By Ty Butler
The Unicoi County Commission held a special called meeting Monday, July 11, in the Unicoi County Courthouse to pass the county’s 2022-23 operating budget.
“We started this budget process about two-and-a-half or three months ago, and we’re glad to get it finished up with a pretty much balanced budget and a slight surplus,” said Unicoi County Mayor Garland “Bubba” Evely.
The mayor noted that the budget would include a 2% pay raise for county employees. In addition, he noted that the county will be paying more toward health insurance for all employees.
This was all done without raising property tax rates. “In fact, the new Certified Tax Rate is 50 cents lower than the previous year’s rate,” Evely said.
This year was a reappraisal year, according to Evely, which means property values increased based on current market value. When the reappraisal is completed the State of Tennessee gives local governments a new Certified Tax Rate based on the new values.
The $8,569,767 budget was subsequently passed on a 5-2 vote, with commissioners Matthew Rice and Brian Delp being absent from the meeting.
The board also came together on a 6-1 vote to halt any increase on the tax rate, which has been set at $2.35.
The mayor explained that the Certified Tax Rate is the rate that will bring into the county the same amount of property tax dollars as the previous year.
“We used the Certified Tax Rate in the new budget, which means no property tax increase was included,” Evely said. “The new Tax Rate for 2022-2023 is $2.35 which is 50 cents less than the previous year’s rate of $2.85.”
Evely also announced that the Unicoi County Public Library’s Toney Foundation was approved for a $34,000 grant that will be funded by the American Rescue Plan (ARPA) fund.
“The library has five heating and cooling units and four of the five were down,” Evely said. “They were trying to get some maintenance to replace some of the units.”
UCPL director Selena Harmon thanked the county’s efforts to help with the HVAC replacement costs, but noted that the library’s Toney Foundation — a 501c3 organization tasked with maintaining the library’s facility — is still seeking funds to fully cover the expenses.
“Even with their generous gift, we are still $24,000 shy of being able to complete the project,” said Harmon. “The Toney Foundation Board is researching other avenues for funding. Staff have suffered two winters without any heat in their offices and only partial heat is available.”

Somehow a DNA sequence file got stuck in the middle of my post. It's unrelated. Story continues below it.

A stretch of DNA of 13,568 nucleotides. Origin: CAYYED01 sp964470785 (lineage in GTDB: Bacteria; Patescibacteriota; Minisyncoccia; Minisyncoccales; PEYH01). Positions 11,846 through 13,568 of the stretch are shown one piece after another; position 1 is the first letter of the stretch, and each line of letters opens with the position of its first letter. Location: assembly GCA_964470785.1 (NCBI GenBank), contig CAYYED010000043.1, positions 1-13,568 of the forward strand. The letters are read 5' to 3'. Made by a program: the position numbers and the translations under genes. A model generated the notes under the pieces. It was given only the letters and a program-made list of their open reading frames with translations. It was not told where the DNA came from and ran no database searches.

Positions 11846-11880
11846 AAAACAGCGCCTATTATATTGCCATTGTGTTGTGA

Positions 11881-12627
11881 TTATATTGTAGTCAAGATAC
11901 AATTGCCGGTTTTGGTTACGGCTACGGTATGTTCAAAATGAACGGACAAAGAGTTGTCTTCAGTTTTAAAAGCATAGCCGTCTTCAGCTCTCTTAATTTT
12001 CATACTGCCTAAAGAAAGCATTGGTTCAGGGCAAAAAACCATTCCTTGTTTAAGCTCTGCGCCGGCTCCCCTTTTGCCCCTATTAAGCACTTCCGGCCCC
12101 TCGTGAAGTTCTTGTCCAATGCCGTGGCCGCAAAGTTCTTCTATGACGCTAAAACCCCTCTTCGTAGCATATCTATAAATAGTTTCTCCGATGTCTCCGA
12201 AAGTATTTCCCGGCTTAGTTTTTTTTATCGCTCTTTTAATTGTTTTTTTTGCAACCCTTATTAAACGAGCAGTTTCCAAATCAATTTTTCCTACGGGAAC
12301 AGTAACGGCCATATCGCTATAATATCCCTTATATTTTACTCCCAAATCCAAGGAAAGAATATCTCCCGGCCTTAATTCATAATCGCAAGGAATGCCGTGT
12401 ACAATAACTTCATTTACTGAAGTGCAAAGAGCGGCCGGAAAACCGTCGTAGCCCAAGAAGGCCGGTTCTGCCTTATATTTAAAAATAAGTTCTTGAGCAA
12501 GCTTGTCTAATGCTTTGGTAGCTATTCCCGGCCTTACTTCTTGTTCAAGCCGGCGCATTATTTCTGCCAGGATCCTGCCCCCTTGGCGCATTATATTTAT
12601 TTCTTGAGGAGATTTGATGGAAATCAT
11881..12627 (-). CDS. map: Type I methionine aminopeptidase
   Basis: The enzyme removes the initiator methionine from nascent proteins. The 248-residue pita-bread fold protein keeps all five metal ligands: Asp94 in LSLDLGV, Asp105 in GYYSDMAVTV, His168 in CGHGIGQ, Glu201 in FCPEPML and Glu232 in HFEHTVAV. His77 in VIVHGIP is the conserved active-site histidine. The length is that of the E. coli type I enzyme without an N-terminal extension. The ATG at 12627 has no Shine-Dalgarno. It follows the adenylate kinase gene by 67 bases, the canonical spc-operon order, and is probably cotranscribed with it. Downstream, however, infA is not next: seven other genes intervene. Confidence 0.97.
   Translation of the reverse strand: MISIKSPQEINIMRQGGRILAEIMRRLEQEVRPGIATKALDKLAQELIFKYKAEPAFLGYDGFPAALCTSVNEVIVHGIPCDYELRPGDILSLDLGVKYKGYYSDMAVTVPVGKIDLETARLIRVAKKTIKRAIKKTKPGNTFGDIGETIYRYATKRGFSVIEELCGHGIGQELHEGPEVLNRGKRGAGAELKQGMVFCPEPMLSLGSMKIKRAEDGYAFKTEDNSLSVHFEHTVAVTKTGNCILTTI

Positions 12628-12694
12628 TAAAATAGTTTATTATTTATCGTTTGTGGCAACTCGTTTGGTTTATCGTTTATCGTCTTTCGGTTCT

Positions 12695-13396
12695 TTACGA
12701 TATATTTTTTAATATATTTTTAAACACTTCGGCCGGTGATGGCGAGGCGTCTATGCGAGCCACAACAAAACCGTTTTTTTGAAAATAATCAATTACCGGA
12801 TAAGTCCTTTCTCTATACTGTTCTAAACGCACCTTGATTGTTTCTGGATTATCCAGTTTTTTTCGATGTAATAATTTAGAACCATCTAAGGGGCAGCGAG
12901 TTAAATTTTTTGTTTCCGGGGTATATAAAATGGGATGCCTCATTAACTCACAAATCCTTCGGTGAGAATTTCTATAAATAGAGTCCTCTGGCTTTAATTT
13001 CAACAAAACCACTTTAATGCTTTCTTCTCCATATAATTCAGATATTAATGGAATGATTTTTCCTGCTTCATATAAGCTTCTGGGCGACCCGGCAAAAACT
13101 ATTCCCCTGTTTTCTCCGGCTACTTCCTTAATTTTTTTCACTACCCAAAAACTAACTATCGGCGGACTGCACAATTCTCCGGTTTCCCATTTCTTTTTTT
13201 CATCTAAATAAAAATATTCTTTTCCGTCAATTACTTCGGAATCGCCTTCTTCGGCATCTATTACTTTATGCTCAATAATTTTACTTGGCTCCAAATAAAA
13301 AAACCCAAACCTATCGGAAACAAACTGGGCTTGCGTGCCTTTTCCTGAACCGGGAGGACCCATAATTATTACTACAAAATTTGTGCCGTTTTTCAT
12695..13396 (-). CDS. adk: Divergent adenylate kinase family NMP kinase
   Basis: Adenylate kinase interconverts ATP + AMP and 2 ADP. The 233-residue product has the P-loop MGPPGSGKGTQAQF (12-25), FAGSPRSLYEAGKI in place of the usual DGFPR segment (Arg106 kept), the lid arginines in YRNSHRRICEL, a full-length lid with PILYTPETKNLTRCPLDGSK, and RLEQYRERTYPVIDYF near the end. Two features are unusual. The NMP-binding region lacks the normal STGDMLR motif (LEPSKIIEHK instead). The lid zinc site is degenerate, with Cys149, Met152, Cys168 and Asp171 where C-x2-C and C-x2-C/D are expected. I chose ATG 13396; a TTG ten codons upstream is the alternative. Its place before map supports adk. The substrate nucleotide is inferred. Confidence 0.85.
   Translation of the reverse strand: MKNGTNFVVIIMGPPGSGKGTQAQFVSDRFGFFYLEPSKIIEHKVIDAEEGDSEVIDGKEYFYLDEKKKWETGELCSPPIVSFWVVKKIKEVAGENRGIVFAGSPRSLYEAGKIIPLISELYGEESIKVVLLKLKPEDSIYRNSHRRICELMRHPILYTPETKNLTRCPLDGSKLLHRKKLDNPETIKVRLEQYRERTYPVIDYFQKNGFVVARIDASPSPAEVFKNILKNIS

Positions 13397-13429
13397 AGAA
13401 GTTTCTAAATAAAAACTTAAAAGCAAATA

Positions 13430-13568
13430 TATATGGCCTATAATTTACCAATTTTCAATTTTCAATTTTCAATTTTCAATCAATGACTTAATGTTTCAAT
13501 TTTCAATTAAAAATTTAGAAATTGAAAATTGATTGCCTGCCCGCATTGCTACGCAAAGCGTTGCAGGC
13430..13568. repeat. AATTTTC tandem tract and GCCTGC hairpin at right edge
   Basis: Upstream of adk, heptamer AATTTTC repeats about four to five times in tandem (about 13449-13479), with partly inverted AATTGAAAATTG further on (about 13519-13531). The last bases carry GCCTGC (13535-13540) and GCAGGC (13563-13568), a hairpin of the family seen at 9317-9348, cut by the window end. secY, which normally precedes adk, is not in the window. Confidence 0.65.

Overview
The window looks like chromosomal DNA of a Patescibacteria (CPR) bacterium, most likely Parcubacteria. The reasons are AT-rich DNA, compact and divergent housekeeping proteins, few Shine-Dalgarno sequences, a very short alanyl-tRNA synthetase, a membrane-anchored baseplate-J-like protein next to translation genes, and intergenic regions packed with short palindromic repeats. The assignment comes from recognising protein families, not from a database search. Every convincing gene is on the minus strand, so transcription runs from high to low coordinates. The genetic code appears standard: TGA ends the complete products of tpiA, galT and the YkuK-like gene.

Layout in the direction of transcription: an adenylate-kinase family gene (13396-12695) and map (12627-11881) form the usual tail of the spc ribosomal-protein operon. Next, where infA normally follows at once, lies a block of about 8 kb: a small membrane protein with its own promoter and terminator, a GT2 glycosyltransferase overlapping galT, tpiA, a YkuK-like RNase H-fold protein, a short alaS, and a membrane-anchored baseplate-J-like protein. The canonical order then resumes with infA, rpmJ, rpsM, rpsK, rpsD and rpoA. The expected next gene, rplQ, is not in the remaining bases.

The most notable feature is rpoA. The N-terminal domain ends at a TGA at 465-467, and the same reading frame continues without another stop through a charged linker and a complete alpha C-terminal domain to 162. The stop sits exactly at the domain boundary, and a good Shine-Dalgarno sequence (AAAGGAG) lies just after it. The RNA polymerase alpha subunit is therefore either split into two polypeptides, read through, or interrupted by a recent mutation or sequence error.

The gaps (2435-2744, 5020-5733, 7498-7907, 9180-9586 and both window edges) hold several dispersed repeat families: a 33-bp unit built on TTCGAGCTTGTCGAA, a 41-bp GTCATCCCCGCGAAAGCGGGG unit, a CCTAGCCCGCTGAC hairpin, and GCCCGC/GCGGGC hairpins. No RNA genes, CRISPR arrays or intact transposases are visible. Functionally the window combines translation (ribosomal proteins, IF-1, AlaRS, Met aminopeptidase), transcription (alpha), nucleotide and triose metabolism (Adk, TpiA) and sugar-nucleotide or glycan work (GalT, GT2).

Harmon said that the library’s lack of maintenance for the last two decades has contributed to its expensive problems of today. She also noted another infrastructure issue that the UCPL will soon face.
“Next, we will be looking to secure funds for a new roof,” Harmon said. “The current one has no underlayment and frequently leaks, which is a huge problem for our collections’ health.”
However, Harmon’s ambition to refurbish the roof may present a challenge for the future since updating the UCPL infrastructure could disqualify the facility from maintaining historical status.
“To maintain the building’s place on the historic registry, we would need to restore the authentic terracotta roof, which easily prices at over half of a million dollars,” Harmon said.
“Opting for an affordable option, like asphalt shingles, means disqualifying the building’s historic status,” she noted.
Despite the obvious hindrances, Harmon said that UCPL is carefully considering all possibilities in regards to future decisions.
Evely noted that the Unicoi County Chamber of Commerce was also included in the budget after experiencing troubles similar to the library’s.
“We approved the Chamber of Commerce about $4,400 at the last meeting,” Evely said. “Their heating and air was down, but we paid for half the cost.”
In addition, the Unicoi County Sheriff’s Department will also be included in some ARPA funds after Evely announced that certified personnel will have a $3,000 raise. He explained that the raise is an effort to get salaries comparable with those surrounding agencies.
Other nonprofits are set to be included in a share of the ARPA funds as well.
“All of the other nonprofits that received funds from the county last year will be receiving at least the same amount,” Evely said.